The Duel - Source Archive
Invention, it must be humbly admitted, does not consist in creating out of void but out of chaos. Any artist knows these truths, no matter how deeply he or she submerges that knowing.1
My work builds on a tradition of appropriation where I reference and rework original documents. I create new documents based on narratives of the past.
Andrew Douglas Underwood, Drawing of Joseph Cornell’s Duchamp Dossier, c. 1942-1953, 2012; pen and ink; image courtesy the artist.
Joseph Cornell collected letters, photographs and assorted ephemera to assemble what he called “dossiers.” The dossier he created about Marcel Duchamp was the subject of the book Joseph Cornell/Marcel Duchamp … in resonance.2 Cornell built his art around collections and the associations he created. Like Cornell, I build archives associatively, building a constellation of resonances between many different materials.
Much of Marcel Duchamp’s work pushed at the boundaries that girded artistic practice of his era (with his readymades, Duchamp isolated concept as that which makes something art). With the Duchamp Dossier Cornell merged his practice—collecting, refining and re-presenting—with the edginess of Duchamp’s oeuvre.
Aesthetically pleasing or engaging through complexity, Cornell’s dossier pulls a bait-and-switch and reveals an unexpected friction.
Andrew Douglas Underwood, Drawing of Marcel Duchamp’s La boîte-en-valise, 2012; pen and ink; image courtesy the artist.
Ever since [Marcel Duchamp] fashioned this ur-museum in a suitcase, there has existed a fascination within art with the procedures of the museum as archive, as the site of reflection on the prodigious output of historical artifacts, images, and the various taxonomies that govern their relationship with one another.3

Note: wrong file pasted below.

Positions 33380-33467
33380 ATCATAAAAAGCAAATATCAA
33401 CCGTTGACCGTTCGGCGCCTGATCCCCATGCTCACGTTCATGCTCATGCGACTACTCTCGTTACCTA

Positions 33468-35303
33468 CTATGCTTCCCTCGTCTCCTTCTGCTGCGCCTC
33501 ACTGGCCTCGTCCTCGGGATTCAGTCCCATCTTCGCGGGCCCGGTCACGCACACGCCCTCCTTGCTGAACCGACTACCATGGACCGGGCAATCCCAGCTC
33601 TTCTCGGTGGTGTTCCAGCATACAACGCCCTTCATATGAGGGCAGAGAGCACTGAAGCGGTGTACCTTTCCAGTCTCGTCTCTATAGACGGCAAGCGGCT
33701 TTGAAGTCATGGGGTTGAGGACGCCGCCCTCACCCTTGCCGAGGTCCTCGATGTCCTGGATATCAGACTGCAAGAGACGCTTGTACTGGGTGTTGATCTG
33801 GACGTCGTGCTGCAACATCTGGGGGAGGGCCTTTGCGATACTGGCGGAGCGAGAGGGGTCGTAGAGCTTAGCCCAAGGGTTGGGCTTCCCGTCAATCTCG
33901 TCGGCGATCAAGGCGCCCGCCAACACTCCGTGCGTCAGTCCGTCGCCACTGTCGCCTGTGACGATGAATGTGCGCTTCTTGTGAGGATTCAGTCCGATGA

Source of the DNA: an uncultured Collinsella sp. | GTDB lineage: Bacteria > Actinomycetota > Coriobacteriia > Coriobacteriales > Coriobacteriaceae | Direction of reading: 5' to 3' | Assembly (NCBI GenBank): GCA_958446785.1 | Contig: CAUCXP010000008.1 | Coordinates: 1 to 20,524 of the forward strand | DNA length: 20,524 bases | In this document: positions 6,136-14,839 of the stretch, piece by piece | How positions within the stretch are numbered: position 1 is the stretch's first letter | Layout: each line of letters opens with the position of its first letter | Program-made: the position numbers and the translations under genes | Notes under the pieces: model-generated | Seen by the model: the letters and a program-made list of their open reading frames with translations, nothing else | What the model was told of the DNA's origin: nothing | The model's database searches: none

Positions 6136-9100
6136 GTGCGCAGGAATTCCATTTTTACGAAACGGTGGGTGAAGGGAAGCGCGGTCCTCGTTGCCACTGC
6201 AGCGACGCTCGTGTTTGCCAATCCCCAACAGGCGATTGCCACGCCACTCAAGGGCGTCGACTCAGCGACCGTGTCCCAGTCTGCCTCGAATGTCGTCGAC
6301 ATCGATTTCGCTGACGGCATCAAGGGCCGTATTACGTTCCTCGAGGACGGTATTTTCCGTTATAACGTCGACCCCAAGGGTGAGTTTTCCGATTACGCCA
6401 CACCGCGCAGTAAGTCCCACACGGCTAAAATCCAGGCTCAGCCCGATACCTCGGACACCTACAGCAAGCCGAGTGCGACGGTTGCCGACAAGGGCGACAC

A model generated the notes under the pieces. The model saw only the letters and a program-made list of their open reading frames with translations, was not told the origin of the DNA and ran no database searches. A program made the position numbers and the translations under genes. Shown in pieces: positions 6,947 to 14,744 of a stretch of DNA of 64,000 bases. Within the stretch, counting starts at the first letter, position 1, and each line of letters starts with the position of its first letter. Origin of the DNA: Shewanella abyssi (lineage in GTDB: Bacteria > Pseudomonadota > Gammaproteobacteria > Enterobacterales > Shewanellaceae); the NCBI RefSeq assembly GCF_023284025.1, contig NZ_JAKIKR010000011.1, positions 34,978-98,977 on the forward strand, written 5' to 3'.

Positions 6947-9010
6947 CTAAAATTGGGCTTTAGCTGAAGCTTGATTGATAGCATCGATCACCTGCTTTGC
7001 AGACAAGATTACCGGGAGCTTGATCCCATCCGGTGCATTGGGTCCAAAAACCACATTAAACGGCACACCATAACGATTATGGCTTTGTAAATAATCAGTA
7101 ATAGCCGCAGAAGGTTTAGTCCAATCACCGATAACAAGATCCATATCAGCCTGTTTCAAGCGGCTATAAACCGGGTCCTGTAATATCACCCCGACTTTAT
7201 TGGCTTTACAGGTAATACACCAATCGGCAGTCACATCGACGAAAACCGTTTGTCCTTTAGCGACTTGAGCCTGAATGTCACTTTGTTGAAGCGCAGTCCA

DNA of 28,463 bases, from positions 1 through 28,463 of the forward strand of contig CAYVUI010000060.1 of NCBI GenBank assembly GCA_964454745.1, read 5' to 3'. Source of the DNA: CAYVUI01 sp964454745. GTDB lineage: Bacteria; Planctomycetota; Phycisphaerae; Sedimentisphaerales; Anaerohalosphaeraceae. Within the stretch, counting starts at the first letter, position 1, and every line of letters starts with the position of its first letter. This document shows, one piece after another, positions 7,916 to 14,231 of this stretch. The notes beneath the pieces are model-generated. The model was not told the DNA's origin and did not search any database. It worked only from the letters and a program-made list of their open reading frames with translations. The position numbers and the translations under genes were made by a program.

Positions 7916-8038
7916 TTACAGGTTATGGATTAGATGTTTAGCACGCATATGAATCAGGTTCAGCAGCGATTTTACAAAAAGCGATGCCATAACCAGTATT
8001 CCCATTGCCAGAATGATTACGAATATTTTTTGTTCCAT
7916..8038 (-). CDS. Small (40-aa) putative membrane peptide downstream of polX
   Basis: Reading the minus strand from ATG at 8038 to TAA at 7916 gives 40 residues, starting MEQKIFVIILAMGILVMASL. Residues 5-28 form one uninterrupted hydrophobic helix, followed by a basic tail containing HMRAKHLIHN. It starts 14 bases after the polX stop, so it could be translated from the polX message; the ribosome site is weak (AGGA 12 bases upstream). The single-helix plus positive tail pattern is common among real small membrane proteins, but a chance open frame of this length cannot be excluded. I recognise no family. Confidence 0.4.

In the Indian fable of the blind men and the elephant, each blind man touches the elephant in a different place and has a different experience. One man touches the tail and thinks the elephant is a rope. Another feels a tusk and believes the elephant is a solid pipe; and another, upon feeling the elephant’s side, argues that the elephant is a wall. The story highlights the limits of human perception and subjective experience.
My archives piece together fragments of a narrative. The fragments reflect human experience and its limits; particularly those that arise from the piecemeal nature of perception. Yet the archive, unlike the experiences documented within it, can be tightly controlled.
Andrew Douglas Underwood, Drawing of Paul Etienne Lincoln’s In Tribute to Madame Pompadour and the Court of Louis XV, 2012; pen and ink; image courtesy the artist.
In 1995 I visited the exhibition Going for Baroque at the Walters Art Museum in Baltimore. One work in particular drew me back repeatedly: Paul Etienne Lincoln’s In Tribute to Madame Pompadour and the Court of Louis XV (1985). A large vitrine, Lincoln’s work houses two pristine folios filled with ephemera relating to one of Lincoln’s performances and a sheet of glass silk-screened portrait with of Madame Pompadour—Louis XV’s mistress—suspended at the top of the vitrine lid.
Andrew Douglas Underwood, Louvre, 10 0731, 2012; photograph; image courtesy the artist.
From the beginning photography recorded events. Photography freezes time as a moment is documented. Thus photography may act simultaneously as an archivist and as an archive component.
Photography is about finding out what can happen in the frame. When you put four edges around some facts, you change those facts.-- Garry Winogrand
There are many factors that may influence current perceptions of events from another era. A modern sensibility makes it difficult to imagine a conflict escalating to the point where a duel was the only logical solution. Engaging in a duel seems not like the behavior of gentlemen but of madmen.